Many countries have now slowly begun to open their borders again with varying restrictions for students, and the University of Mississippi study abroad office is once again encouraging students to pursue opportunities overseas, despite the changing landscape.
Blair McElroy, director of study abroad, wants the office to help students make informed decisions about where they want to go, as the pandemic continues to impact different countries in varying ways. She plans to accomplish this goal with a spreadsheet updated weekly on the office’s website about the requirements of how to get into certain countries as well as airfare that is offered in and out of the country.
“We’ve had (the spreadsheet) up for a while in hopes that students will maybe decide to go in the spring or the summer,” McElroy said.
The office also works with other programs such as the Croft Institute for International Studies — which requires a study abroad experience for its students prior to their graduation — on adjusting degree plans and course credit. The College of Liberal Arts waived this requirement for students who plan to graduate up to May of 2022.
“What the College of Liberal Arts did was a really positive thing for those students. It doesn’t put that pressure on them to go abroad since times are so uncertain right now,” McElroy said.
She also said that many students are choosing to participate in programs during the summer and spring of 2021, despite the requirement being waived.
Of the 39 countries listed on the office’s spreadsheet, 27 have reopened their borders to foreign students with varying entrance requirements. However, many of these programs will continue to follow global guidelines set by the Center for Disease Control.
“All of these programs have had to adjust just like we have at the university, with anything from classrooms having assigned seats with six feet of distance to the cancelation of programs like homestays,” McElroy said.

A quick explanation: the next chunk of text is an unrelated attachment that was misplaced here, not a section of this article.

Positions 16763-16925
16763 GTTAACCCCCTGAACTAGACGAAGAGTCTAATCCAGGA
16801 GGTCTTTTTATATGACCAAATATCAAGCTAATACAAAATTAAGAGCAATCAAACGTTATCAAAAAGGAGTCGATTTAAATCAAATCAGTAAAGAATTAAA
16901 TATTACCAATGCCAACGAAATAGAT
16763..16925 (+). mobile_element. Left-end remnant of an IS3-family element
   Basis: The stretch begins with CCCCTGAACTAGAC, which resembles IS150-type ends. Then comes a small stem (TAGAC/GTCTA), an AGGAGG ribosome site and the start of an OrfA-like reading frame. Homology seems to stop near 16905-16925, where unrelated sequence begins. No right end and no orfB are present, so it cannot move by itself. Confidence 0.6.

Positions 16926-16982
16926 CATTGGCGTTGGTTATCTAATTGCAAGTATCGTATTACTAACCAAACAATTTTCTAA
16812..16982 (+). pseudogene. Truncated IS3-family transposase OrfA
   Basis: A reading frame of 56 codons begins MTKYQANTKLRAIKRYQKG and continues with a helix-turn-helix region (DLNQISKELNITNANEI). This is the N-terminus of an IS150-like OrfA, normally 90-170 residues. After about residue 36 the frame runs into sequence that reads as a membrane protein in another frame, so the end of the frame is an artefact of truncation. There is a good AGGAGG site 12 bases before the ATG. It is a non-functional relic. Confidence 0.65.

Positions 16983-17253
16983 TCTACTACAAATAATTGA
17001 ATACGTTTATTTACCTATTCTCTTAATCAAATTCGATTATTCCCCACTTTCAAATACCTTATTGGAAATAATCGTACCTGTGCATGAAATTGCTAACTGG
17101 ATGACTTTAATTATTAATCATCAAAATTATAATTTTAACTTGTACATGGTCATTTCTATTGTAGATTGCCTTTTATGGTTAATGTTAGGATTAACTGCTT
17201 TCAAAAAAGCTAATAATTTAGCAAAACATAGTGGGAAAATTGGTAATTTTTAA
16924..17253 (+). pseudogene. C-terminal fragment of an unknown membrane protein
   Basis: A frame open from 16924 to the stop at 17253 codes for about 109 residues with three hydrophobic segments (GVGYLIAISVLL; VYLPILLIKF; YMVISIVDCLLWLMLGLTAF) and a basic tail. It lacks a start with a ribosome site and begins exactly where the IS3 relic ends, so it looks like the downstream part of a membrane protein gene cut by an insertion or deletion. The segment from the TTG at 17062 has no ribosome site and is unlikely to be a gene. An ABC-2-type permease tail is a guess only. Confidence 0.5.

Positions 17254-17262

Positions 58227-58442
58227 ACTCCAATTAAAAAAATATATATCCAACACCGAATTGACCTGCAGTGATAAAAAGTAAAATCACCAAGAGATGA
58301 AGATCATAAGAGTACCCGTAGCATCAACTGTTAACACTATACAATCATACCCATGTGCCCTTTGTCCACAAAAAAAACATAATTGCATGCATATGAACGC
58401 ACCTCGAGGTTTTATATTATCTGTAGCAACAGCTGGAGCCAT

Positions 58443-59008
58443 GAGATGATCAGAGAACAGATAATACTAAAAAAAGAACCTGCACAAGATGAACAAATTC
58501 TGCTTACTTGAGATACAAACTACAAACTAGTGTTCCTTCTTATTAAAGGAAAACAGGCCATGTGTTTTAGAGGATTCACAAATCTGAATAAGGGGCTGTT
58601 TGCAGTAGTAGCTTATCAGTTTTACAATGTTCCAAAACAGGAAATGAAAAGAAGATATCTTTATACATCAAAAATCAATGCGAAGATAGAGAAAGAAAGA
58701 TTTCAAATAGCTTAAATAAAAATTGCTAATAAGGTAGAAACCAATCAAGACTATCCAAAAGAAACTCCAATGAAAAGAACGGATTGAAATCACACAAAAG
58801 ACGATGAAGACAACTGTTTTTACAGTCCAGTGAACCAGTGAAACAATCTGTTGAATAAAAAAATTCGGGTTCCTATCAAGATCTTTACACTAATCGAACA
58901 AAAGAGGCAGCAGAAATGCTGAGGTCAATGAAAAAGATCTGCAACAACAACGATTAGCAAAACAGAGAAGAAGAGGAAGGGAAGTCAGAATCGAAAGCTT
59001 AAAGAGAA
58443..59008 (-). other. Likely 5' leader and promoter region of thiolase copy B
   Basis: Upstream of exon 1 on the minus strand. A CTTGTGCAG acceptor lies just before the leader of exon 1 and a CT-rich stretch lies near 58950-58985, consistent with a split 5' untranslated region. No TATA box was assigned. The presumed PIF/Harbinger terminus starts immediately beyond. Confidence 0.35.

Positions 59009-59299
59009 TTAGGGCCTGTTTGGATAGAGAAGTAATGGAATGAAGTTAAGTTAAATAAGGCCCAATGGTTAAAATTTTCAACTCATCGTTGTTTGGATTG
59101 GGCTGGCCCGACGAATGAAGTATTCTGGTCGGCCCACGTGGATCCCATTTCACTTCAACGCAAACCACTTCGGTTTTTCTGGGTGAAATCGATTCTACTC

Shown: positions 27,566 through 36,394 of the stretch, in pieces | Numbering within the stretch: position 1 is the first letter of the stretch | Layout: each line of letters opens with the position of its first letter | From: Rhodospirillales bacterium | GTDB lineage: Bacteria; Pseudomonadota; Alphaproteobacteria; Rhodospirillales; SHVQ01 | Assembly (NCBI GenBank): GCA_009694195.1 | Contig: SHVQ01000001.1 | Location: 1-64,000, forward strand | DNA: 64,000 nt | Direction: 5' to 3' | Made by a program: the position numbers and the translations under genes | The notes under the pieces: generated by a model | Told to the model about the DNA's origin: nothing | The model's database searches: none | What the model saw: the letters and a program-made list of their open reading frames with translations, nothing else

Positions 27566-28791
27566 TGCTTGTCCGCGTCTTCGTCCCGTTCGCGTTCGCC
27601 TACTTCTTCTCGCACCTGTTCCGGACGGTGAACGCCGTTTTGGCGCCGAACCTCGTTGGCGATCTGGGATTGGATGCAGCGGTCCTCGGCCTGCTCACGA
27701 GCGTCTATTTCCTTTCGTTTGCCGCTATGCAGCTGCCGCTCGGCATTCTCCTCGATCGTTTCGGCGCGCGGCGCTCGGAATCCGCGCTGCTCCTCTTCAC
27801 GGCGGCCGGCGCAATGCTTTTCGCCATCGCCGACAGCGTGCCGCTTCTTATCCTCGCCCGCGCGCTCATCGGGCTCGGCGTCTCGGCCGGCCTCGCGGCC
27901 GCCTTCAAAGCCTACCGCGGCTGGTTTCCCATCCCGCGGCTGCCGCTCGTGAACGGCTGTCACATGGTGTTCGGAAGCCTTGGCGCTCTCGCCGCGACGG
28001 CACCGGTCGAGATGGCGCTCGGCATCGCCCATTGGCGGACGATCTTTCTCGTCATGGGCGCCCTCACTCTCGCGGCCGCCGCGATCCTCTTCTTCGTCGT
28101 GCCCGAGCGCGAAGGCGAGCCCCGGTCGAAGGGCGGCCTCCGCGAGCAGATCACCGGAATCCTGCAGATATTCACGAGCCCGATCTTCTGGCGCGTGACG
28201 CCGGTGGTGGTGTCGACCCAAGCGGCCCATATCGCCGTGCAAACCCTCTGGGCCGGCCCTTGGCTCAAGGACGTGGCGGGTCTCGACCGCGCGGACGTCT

Homestays are a type of program where a student can study abroad and live with a local family. These programs are very popular for students who are studying foreign languages because it offers a full-immersion experience. Many of the same homestay programs now offer single dorms for students that still want to pursue them to be in line with CDC guidelines.
The office also offered virtual internships and even online programs as a replacement of traveling abroad. One program that was originally located in Taiwan is now online this semester and available to the students who were originally scheduled to travel there.
“We’re looking for new opportunities in this changing time,” McElroy said.
Jaime Sabella, a social media ambassador for the office, studied in Athens, Greece over spring break. Through the use of the social media accounts, Sabella hopes to convey that there are still many options for students to study abroad, despite limitations on travel during this time. She said that she does not want people to think that studying abroad is not an option right now.
“I want to let students know that things like this are still available and fun,” Sabella said.
Jessica Washington, a psychology and sociology double major who graduated in May, traveled with Sabella to Greece over spring break. Washington said that for the most part, the program stayed on schedule.
“We only were not able to see a couple of places we were originally scheduled to, and everywhere we visited was really clean, so no one was nervous about contracting the virus,” Washington said.
However, the program occurred during the week President Donald Trump issued travel bans on certain European countries, and many of their flights home were canceled. Sabella and Washington said they received emails from the study abroad office that they had to make their own arrangements to get home.
“We had to take matters into our own hands, since I’m sure (the office) was unaware that our flights even got canceled,” Washington said.
The email, now on the office’s website, describes how the office handled issues from course credit to how students needed to quarantine upon returning to the U.S.
Washington said the experience was well worth it, despite little help from the office when it came to getting home.
“Seeing and learning about so many historic sites with friends is an experience I can’t ever replace,” Washington said. “I’m just happy none of us or our families got sick from it.”